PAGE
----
The Mill on the River Drewenz
by Peter Justin Newall
3rd Prize in the Bare Fiction Prize for Flash Fiction 2015
In Barczewo the gypsies are playing music today, says Kallweit. They have a master fiddler, and their women will dance. We should go and sing with them there, it does the spirit good to sing.
For Christ’s sake don’t go romanticising gypsies, says Hopp. They may play pretty music, but they will steal the shoes from under your horse’s hooves while they stand at your stirrup talking to you and their women will give you the pox.
Only if you let them, says Kallweit. And don’t take our Saviour’s name in vain.
All right, all right, says Hopp, crossing himself. Littman! Hey! Bring another bottle of vodka and some cucumbers, or cheese, or what have you.
The two men are deeply drunk, two days’ drunk, but they have measured their drinking with food and with experience, and they are still sitting at the heavy wooden table in the inn where they began, and still talking.
The mill will be busy all through autumn, says Hopp, we will have work there until winter.
If it’s still there, the mill, says Kallweit. It won’t survive another flood. Anyone can see that the stake-poles have rotted, but he does nothing to repair them. The next time the river rises it will sweep the whole thing away, all except the millstones.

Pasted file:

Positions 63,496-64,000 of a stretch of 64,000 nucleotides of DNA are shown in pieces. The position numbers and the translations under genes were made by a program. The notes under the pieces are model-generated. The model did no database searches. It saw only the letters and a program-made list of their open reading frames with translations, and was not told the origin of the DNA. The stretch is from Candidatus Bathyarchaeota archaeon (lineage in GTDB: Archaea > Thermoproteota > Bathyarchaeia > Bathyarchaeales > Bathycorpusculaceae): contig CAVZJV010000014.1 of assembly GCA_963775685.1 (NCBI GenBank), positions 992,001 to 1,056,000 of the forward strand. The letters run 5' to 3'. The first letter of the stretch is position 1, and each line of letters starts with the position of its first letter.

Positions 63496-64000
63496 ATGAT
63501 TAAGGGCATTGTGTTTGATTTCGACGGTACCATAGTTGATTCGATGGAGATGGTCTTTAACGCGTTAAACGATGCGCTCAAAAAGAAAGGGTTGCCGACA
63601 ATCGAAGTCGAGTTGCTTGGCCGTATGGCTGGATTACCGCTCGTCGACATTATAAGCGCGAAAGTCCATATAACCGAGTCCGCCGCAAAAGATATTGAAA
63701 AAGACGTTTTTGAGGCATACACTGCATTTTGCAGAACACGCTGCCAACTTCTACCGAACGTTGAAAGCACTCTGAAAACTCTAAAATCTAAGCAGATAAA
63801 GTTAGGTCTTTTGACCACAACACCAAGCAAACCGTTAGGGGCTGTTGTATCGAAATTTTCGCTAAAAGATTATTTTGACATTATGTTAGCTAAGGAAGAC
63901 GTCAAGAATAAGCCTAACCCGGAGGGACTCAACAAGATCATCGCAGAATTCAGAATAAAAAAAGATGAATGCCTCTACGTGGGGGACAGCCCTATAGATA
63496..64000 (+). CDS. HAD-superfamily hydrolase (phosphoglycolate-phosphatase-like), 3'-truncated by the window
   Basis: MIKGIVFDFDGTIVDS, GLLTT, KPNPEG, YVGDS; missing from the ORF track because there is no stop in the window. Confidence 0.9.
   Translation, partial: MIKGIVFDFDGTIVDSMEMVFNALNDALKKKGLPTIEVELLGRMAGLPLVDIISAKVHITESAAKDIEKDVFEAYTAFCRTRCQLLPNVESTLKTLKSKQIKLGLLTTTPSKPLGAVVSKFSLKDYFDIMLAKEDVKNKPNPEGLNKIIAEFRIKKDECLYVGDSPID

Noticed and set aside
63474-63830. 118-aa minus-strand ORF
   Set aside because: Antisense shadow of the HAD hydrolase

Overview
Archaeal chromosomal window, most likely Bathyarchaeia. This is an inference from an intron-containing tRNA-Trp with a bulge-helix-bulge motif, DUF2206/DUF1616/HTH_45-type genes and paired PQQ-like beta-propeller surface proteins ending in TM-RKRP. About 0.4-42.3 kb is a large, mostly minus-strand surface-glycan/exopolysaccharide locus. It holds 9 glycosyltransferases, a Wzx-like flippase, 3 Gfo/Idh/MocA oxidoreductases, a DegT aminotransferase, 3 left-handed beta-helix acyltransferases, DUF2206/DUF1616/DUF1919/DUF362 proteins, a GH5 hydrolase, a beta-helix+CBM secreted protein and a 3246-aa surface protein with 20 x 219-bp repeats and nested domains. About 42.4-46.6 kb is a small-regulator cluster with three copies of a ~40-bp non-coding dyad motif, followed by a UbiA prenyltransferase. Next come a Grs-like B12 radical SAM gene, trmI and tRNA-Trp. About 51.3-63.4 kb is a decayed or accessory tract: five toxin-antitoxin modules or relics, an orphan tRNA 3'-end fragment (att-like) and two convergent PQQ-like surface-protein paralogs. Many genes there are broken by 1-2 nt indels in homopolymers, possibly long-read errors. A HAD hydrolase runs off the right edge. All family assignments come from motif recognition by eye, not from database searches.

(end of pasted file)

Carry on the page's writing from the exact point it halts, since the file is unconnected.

It will be there and it will be busy, says Hopp. There is grain to mill for months ahead. Perhaps the priest’s prayers worked for once; you have to admit it has been a good harvest. We have nothing to worry about for a year, at least, the barns are full.
If only that were all there was to consider, says Kallweit, full or empty barns. Yes, the barns are full, the potato cellars are piled high, the cows have calved, the elder is in flower, but if you’ve got a wife who won’t stay home, there is always something to worry about.
It’s not for me to say, says Hopp, but as you speak of the matter I have to tell you, if you want to stop that kind of behaviour, you have to beat her. More than you seem to do now, anyway.
Kallweit busies himself pouring two glasses from the bottle of vodka that has been brought to their table, and cutting slices from the cheese. And then he says:
Beat her, to what purpose would I beat her, it would make no difference, she is just bad blood, and I have no stomach for beating women. Better she drowns herself in the river Drewenz.
Oh ho, says Hopp, I don’t think she should be doing that. After all, your first wife drowned herself in the Drewenz, not five years ago. And he begins to laugh, after staring a moment Kallweit laughs too, they both roar with laughter, and clink glasses, and drink them off.
Peter Justin Newall
The Mill on the River Drewenz won 3rd prize in the Bare Fiction Prize for Flash Fiction 2015, as chosen by Richard Skinner, and appeared in Issue 7 of Bare Fiction Magazine in May 2016.